Lisa Ragland embraces the spark of inspiration in raw new exhibit

The artist delved into her sketchbooks for 'My Heart Is Trying to Tell Me Something,' which opens today (Friday, Dec. 8) at Secret Studio in Franklinton.
"My Heart Is Trying to Tell Me Something" by Lisa Ragland
"My Heart Is Trying to Tell Me Something" by Lisa RaglandCourtesy the artist

Among the items on display in Lisa Ragland’s new exhibit at Secret Studio, dubbed “My Heart Is Trying to Tell Me Something” and opening today (Friday, Dec. 8), is a framed sketchbook the artist kept in 2016.

The last entry in the book, which is only about half full, reads, “I stopped making art in 2016.”

“At that point, every desire that I had ever had to create just completely shut down like a steel trap door,” Ragland said in early December at the Franklinton recording studio and art space. “And it was very scary, because my whole life, my identity had been wrapped up in being good at art – good at art, right? Not enjoying art but being good at it.”

In retrospect, Ragland said the shutdown needed to happen, and that the time away allowed her the space she needed to figure out who she was and what she valued absent art.

An early breakthrough arrived when Ragland took part in what she now describes as “a leadership cult,” which is where she first met Secret Studio cofounder, the poet and artist Amy Turn Sharp. In these sessions, which Ragland said featured “lots of crying,” she started to realize she had long devalued her relationships with family members and loved ones. In the months and years that followed, Ragland focused on her health, got divorced, and entered into a new relationship. And then, after a couple of years, the art started to naturally reemerge.

“And when that spark came back, it came back in a different way,” Ragland said. “I slowly started journaling and sketching, doing it for pure pleasure or therapy, without the feeling or need that I had to be perfect. … And sometimes between those scribbles, there was something I wanted to see unearthed from my sketchbook, something I wanted to see the light of day.”

These comparatively unfinished images form the backbone of “My Heart Is Trying to Tell Me Something,” an exhibit that allowed Ragland to take an approach she said she has long wanted to, mining her sketchbook for half-formed ideas, rough drawings and quickly completed sketches that carry that initial jolt of still-untraceable inspiration. “I’m such an overthinker that I’m desperate for those moments I can be like, ‘I can’t explain any of this, and I don’t want to,’” Ragland said.

In the past, Ragland said, she’s been prone to overworking her art, tracing this trend in part to her high school years in AP art classes, and later at CCAD, when teachers and peers led her to question the “fast and sloppy approach” she often took while creating. “Everybody around you tells you that you can’t do it that way, and I would get in trouble in classes for divulging that I only spent a fraction of the time on something as my peers,” Ragland said. “It didn’t matter the quality of it; there was this standard of time that other people were putting in. … And when I start to overwork things, I start questioning every decision and worrying what other people will think.”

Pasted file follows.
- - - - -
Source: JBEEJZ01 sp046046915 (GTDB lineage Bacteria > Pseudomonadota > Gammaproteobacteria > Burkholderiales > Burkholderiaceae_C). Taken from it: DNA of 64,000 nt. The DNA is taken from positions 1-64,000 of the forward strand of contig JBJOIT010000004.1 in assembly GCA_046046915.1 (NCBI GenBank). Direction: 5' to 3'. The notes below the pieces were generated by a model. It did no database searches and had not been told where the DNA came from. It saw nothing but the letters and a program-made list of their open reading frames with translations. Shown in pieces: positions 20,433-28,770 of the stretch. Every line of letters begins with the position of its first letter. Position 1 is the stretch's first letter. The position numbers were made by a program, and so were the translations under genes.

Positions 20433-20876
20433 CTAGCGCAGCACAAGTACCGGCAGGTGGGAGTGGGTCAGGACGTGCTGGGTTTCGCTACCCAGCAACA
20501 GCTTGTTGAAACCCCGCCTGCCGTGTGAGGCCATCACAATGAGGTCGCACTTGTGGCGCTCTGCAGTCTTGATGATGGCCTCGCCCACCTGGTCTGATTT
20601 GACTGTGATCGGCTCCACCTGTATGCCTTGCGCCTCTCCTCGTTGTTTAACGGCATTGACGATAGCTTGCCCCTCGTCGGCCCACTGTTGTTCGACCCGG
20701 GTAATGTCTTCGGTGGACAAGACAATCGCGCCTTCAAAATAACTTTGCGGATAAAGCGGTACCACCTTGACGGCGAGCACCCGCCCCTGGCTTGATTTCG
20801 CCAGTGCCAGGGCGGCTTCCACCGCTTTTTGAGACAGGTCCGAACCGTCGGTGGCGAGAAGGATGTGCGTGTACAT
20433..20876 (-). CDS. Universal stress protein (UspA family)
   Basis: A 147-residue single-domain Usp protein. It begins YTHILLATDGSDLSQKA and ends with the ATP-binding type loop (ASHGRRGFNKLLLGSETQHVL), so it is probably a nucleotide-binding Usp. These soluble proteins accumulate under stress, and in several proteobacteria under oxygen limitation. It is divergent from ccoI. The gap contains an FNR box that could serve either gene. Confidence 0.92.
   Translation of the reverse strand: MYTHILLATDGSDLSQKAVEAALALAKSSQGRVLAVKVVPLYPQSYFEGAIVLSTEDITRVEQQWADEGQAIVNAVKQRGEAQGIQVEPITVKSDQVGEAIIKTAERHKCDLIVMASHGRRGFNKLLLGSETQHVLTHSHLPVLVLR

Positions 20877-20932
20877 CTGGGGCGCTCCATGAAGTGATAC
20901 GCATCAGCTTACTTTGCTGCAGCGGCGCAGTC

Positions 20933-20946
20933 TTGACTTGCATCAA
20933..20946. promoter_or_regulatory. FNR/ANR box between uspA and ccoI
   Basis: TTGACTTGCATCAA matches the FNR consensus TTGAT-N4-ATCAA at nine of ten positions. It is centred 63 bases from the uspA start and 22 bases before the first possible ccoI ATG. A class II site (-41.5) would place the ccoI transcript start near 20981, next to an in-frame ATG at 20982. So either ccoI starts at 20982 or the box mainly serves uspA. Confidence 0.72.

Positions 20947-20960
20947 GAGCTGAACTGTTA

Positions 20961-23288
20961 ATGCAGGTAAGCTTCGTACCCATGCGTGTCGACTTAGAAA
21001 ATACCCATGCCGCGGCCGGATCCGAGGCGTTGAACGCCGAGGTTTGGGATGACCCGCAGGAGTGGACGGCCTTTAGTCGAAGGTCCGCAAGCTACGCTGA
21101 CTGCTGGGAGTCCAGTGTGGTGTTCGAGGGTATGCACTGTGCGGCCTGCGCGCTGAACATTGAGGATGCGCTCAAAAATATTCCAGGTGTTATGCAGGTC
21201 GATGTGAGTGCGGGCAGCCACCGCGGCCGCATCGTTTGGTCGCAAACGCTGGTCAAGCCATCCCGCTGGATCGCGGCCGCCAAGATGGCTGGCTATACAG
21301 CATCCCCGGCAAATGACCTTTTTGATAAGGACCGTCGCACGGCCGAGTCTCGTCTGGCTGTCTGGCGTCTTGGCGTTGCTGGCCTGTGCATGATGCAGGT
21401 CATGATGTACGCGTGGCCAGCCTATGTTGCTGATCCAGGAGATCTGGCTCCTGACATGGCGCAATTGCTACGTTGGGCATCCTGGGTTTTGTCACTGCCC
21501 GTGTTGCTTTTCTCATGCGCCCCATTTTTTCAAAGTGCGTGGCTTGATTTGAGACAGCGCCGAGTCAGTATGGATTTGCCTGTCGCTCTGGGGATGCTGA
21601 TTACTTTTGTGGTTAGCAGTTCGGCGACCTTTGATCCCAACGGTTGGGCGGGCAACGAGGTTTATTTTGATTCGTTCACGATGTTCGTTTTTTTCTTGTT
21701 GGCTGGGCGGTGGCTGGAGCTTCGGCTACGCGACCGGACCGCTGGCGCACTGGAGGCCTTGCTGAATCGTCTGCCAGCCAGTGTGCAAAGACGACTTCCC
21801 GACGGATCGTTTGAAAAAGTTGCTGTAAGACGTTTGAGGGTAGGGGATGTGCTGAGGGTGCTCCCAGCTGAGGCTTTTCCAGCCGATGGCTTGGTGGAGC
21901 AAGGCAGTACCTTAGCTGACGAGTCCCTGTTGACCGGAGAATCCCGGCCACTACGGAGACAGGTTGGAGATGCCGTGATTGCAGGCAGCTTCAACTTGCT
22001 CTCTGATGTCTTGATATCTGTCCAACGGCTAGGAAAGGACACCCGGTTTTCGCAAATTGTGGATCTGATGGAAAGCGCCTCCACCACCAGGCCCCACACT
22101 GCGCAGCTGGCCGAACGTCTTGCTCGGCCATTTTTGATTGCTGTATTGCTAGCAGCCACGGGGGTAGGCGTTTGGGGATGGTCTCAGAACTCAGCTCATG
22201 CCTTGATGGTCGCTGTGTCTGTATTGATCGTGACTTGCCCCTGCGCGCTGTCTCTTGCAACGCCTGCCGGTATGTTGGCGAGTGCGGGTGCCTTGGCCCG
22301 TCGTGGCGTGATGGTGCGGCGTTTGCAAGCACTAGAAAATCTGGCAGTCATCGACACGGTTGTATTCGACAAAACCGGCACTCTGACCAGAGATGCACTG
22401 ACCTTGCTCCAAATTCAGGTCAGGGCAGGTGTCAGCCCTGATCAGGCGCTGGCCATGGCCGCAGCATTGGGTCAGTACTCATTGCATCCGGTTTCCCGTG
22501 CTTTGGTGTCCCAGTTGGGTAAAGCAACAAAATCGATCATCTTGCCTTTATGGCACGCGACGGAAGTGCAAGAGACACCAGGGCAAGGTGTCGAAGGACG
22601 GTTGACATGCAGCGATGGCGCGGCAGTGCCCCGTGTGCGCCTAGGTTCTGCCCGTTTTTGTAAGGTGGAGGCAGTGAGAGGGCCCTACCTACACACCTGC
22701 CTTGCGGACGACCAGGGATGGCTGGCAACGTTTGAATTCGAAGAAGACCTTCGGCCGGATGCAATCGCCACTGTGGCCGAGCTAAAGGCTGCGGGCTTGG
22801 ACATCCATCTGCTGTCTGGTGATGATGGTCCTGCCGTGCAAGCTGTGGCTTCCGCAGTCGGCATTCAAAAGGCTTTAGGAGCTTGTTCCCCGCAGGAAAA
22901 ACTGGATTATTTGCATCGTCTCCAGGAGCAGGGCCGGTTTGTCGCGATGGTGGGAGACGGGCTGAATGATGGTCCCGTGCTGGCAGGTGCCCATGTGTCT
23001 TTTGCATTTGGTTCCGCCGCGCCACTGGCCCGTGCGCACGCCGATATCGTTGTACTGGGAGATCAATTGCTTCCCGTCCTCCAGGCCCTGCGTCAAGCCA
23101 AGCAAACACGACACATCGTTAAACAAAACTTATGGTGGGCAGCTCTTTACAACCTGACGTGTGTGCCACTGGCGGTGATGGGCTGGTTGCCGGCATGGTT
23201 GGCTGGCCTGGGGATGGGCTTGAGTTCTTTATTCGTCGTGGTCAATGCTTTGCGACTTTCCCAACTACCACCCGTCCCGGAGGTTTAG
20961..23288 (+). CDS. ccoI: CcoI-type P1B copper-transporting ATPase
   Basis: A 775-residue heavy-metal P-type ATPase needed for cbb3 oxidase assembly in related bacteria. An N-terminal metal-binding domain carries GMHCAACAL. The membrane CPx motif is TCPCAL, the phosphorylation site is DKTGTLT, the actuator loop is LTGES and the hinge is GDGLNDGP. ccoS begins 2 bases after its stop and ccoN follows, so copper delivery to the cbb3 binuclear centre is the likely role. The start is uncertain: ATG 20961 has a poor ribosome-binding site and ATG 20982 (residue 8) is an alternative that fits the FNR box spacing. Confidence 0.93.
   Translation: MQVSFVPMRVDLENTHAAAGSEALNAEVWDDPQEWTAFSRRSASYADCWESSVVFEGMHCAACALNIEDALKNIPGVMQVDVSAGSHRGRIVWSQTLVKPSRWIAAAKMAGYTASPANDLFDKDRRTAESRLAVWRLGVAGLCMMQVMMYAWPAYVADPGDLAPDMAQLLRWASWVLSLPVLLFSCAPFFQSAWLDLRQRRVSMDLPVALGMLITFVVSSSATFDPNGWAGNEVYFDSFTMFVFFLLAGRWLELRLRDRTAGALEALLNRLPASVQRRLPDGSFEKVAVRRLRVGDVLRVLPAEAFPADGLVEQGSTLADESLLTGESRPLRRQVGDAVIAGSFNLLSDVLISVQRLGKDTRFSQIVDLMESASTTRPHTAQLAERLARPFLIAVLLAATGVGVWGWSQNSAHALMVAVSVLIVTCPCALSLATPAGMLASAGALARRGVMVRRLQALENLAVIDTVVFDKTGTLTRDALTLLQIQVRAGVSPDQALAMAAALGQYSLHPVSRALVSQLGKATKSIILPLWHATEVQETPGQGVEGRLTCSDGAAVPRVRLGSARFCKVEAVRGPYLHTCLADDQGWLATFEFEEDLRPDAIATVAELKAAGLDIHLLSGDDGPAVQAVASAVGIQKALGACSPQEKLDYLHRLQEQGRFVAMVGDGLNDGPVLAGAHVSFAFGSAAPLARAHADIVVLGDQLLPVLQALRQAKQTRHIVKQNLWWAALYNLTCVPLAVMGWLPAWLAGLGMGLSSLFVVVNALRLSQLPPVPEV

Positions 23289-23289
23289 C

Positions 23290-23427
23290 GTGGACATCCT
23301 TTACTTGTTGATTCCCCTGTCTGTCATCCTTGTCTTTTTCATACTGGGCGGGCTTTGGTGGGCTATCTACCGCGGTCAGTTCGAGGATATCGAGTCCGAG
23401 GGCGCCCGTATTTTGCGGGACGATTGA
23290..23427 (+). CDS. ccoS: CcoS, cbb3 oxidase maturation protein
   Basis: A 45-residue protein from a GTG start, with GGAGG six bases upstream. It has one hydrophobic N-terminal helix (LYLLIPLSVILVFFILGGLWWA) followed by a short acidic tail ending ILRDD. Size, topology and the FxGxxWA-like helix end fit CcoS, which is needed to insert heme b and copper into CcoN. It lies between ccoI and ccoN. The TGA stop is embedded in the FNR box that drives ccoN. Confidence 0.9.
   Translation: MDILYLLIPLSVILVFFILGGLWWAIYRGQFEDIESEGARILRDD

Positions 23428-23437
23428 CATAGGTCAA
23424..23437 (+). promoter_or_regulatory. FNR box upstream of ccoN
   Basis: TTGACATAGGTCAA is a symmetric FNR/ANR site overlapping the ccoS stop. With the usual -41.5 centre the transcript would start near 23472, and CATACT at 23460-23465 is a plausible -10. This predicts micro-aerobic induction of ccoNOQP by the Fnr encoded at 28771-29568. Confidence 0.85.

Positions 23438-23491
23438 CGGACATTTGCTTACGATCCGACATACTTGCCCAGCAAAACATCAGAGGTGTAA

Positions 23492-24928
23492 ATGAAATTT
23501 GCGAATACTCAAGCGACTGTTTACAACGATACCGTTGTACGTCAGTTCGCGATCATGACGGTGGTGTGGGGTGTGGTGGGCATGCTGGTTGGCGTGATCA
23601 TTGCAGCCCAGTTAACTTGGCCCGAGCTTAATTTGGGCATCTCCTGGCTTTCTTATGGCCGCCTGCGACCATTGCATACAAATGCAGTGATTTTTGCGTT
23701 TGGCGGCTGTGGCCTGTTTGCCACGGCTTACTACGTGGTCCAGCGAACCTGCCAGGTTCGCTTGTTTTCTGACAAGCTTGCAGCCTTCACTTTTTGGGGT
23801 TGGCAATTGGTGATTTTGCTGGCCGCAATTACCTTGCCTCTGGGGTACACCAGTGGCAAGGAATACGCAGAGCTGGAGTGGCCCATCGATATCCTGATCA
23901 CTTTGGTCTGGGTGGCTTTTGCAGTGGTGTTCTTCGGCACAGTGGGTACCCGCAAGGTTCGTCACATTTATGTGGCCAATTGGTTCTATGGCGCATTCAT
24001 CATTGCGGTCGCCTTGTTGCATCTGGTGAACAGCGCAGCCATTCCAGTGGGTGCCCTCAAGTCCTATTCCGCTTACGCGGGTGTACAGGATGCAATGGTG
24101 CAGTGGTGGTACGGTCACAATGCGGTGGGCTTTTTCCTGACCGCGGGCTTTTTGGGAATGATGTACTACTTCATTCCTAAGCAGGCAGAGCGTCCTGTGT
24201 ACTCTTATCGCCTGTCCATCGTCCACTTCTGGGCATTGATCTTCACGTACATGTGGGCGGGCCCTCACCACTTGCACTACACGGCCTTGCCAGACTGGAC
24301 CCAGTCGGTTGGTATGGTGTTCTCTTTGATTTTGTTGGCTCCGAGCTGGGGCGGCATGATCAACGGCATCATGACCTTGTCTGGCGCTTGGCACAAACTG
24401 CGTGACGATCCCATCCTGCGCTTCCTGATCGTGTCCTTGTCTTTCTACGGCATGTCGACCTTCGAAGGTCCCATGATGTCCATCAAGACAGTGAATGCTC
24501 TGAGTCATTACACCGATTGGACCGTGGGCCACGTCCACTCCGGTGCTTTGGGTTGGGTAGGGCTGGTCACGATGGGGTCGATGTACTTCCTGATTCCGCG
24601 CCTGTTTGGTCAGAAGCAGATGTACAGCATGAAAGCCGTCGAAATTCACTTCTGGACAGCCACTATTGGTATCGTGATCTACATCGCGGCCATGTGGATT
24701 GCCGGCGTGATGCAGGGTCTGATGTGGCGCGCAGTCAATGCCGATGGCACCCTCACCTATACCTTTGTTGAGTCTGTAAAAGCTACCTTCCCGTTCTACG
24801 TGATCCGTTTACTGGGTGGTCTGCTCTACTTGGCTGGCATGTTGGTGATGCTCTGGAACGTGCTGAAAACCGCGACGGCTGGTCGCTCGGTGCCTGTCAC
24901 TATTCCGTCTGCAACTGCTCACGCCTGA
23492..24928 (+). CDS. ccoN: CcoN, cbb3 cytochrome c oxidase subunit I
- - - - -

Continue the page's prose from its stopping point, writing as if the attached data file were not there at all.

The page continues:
As a result, the artist’s exhibited works tended to exist at a remove from the source, from her heart. This latest Secret Studio show serves as a corrective, the closeness to that initial jolt reflected in everything down to its title: “My Heart Is Trying to Tell Me Something.”

When Ragland returned to artmaking following her 2016 hiatus, she said she initially reconnected with the tactile sensation of putting ink to paper, or the simple pleasure of making marks with a paint color she loved. “It was more of a physical process than a mental process,” said Ragland, who in those years she went without drawing found a similar physical connection in unexpected places, such as sweeping the floor with a broom.

In a way, the experience of again picking up a pen also brought Ragland back to how she felt when she started to draw in elementary school, recalling how her classmates would chase her around the playground, begging her to ink “tattoos” on their arms.

“I would draw when I was processing something that happened around me, or if I was just making up stories. Or sometimes I would draw when I was stressed out and didn’t know how to talk about what was going on, and I would just draw scary monsters or something,” Ragland said. “And I guess nowadays it’s not much different. I’m drawing to entertain somebody, drawing based on observation, drawing to process emotions. But, yeah, I would say the fun has finally come back.”

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